The key with creating effective competitive environments is to make sure that the competition is externally focused. In the context of an organization, the competition should be against competitors in the market. You shouldn’t be pitting one person against another or one group against another. In the context of collaboration outside of the organization, you shouldn’t be competing with the folks that you’re trying to collaborate with.
One of the keys to collaborating with one another – with alliancing – is that the fates of the various parties are intertwined. That is “All for one and one for all.” Or as Aesop first said it, “United we stand, divided we fall.” The nature of having our success intertwined is important because it gives us the shared sense of success. It’s not just that win/win is an option – it’s required. This fundamental shift in thinking, that we have to succeed as a team, creates a different atmosphere and a different kind of working together. While in some sense organisms in an ecosystem still compete – there’s a sense of cooperation. That is, there are places where we are forced to compete, but fundamentally, we’re looking to cooperate to make everyone healthier.
Some might say that this is an impossible ideal or idealistic. However, I’ve spent years working with others to cultivate this point of view in Indianapolis, as the consulting companies all come together to support the community, and yet we sometimes find ourselves bidding on the same work. It absolutely does work, but it takes a personal strength – and alignment to the goal that everyone should end up better off – just like the kind of organizational-personal alignment that needs to happen in organizations.
Many years ago I was working special projects for the CEO of a manufacturing company. During that time I remember him telling me that he was like a big gear at the center of the organization. If he turned even a little all the little gears in the periphery of the organization would end up spinning very, very fast. The Heretic’s Guide uses the metaphor of individual marble maze boards on a much larger framework of a tilting frame which is the organization. The idea is that when the organization makes a shift all of the individual boards are effected and they have to adjust as well.
This reminded me of two things. First, some organizational work from years ago about organizational contribution. Second, about how lining up personal and organizational goals could be valuable.
In the organizational contribution model I’m considering, how folks contribute to an organization aligns along two dimensions. First, there’s the dimension of their interest. We all have interests that drive us and some of our work aligns with those interests. The second dimension is the dimension of ability. I may be very interested in electronic circuit design but that doesn’t mean that I’ll be good at it.
Looking at the four quadrants, if I’m low on interest and ability I’m going to be disinterested and dysfunctional – a model of an employee that should be terminated. If my interest is there but my ability isn’t, I’ll be interested but dysfunctional. The good news is that folks here tend to improve their ability. Because you’re interested, you’ll learn and generate better abilities. (See Outliers) That leads us to the category of an interested achiever. Inevitably though, your interests will shift and lead you into the quadrant of the disinterested achiever. In this quadrant you’re still effective at delivering solutions but because it’s not aligned with your interests you’ll get burned out and will disengage from the organization.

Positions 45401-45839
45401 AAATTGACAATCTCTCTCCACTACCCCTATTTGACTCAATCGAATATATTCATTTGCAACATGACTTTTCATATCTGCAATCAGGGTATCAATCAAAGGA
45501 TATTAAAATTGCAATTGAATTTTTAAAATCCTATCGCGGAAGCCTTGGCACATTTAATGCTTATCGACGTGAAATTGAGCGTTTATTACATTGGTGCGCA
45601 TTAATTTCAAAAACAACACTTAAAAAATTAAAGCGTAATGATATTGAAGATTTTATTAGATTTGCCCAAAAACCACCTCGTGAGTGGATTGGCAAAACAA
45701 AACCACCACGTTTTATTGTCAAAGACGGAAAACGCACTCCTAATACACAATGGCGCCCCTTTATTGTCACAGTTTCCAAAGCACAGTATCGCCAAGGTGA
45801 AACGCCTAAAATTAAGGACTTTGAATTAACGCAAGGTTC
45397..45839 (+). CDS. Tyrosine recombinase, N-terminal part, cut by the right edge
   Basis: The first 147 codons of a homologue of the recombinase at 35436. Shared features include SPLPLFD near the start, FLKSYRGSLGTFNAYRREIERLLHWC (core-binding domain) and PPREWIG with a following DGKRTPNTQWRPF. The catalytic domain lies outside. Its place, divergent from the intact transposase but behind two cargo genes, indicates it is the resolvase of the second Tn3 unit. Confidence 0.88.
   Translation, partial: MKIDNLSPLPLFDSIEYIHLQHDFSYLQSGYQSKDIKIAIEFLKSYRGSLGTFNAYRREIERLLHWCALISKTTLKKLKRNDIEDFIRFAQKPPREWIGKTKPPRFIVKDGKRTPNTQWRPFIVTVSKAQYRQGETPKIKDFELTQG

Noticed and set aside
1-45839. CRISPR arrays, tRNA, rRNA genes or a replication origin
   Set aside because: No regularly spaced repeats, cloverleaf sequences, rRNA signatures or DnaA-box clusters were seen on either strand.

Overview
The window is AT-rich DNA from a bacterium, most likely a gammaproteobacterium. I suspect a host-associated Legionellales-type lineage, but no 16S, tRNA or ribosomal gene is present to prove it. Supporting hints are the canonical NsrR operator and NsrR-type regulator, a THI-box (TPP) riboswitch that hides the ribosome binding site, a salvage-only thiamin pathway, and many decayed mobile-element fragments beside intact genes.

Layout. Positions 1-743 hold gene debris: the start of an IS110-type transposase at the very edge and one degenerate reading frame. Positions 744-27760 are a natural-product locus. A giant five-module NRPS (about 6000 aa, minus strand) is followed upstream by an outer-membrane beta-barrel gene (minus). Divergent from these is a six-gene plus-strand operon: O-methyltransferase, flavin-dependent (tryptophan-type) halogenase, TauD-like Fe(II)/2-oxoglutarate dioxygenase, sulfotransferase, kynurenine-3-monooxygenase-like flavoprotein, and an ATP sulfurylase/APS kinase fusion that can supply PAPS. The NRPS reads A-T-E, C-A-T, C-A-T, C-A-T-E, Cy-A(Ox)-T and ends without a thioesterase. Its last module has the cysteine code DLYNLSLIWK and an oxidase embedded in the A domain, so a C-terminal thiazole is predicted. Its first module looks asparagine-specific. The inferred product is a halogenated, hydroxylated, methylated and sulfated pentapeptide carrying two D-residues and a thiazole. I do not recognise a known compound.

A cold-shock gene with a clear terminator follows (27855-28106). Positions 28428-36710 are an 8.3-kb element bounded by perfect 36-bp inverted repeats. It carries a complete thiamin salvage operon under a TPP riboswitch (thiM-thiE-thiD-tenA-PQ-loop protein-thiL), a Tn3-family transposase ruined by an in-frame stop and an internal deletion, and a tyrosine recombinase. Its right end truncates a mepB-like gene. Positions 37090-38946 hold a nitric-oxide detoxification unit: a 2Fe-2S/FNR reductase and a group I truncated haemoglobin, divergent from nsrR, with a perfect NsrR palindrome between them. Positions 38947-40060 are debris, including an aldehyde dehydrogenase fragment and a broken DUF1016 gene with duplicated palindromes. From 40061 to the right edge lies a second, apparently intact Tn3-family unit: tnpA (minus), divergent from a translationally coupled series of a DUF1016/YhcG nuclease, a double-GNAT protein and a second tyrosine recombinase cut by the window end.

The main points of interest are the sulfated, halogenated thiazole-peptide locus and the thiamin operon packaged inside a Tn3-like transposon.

I was thinking about how this cycle plays out if the organization’s interests are shifting as well as the personal interests. The organizational interests changing will tend to pull down the ability as employees are shifted out of their comfort zones. It can be that these changes will transition people into an area of disinterest and dysfunction – making a change necessary. Realizing that with change comes growth so the organizations changes means that individuals will need to grow as well.
Personal Goals Alignment
In another life, I had a friend who wanted to be the best public speaker possible. He wanted to get the top speaker scores at every conference. Some would say that he was obsessed with getting the top scores. He painstakingly rehearsed, he added comedy and “crowd work.” A short time later he was clearly the best speaker in the market. The good news was that he was the co-owner of an organization that needed an evangelist, someone who would be good at engaging people to buy their product. His personal goal to become the best speaker was completely aligned with the organizational goals to become better known in the market place.
After he reached the top of his game his interests shifted – creating a misalignment with the organization. In effect, he had moved from an interested achiever to a disinterested achiever – and while that works for a while it isn’t sustainable.
When an organization and an individual’s goals are aligned it’s amazing how much can be accomplished. Sometimes the alignment can be simply in principles and not necessarily in skills.
Behind much of the Heretic’s Guide is a visibility to the principles that are behind the processes and programs. The same sentiment is expressed in Heroic Leadership where it describes what made the Jesuits successful over the long term wasn’t a set of prescriptive methods of doing business. It was a set of principles that led to the right point of view. The four principles from Heroic Leadership are:
- Self-Awareness – Leadership comes from leading oneself which in turn comes from self-awareness. (This concept is further covered in Emotional Intelligence, Emotional Awareness, and Who Am I? – to name a few.)
- Ingenuity – Being willing to live outside the box in order to reach one’s goals. Said differently, the act of consistently looking for something better than the status quo. (You might find Social Engineering interesting for this.)